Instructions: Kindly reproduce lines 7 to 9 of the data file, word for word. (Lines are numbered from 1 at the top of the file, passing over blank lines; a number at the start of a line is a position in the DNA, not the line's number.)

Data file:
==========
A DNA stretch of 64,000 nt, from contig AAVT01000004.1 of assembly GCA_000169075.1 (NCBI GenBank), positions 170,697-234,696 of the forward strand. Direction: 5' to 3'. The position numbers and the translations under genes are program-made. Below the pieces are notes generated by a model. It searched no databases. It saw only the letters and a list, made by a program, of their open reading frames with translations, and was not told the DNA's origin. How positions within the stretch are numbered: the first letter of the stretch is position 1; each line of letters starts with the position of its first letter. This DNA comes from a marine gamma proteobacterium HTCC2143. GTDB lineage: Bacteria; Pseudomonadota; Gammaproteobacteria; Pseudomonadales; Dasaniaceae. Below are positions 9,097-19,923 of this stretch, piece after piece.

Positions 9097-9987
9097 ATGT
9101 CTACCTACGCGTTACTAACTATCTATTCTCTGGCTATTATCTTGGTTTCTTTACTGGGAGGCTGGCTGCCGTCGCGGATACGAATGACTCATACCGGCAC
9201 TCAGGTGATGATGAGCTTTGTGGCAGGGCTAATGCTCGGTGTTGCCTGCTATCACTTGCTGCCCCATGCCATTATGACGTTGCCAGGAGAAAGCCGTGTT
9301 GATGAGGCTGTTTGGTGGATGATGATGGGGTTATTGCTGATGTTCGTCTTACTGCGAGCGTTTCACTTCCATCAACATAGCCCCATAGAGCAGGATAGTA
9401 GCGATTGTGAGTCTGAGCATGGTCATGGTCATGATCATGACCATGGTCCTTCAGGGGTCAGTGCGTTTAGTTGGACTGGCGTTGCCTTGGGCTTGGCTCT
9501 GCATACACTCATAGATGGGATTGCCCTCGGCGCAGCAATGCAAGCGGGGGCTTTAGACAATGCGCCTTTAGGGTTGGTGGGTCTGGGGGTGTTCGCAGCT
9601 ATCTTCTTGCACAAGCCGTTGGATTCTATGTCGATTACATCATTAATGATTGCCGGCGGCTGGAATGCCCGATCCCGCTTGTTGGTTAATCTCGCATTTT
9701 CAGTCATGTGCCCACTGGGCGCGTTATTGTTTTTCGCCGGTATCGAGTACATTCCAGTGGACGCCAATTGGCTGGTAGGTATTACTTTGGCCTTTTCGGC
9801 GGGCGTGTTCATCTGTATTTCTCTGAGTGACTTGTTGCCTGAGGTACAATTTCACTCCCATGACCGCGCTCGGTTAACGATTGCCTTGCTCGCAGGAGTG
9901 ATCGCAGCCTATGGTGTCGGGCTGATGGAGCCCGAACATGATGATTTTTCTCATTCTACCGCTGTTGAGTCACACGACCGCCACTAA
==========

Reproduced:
9401 GCGATTGTGAGTCTGAGCATGGTCATGGTCATGATCATGACCATGGTCCTTCAGGGGTCAGTGCGTTTAGTTGGACTGGCGTTGCCTTGGGCTTGGCTCT
9501 GCATACACTCATAGATGGGATTGCCCTCGGCGCAGCAATGCAAGCGGGGGCTTTAGACAATGCGCCTTTAGGGTTGGTGGGTCTGGGGGTGTTCGCAGCT
9601 ATCTTCTTGCACAAGCCGTTGGATTCTATGTCGATTACATCATTAATGATTGCCGGCGGCTGGAATGCCCGATCCCGCTTGTTGGTTAATCTCGCATTTT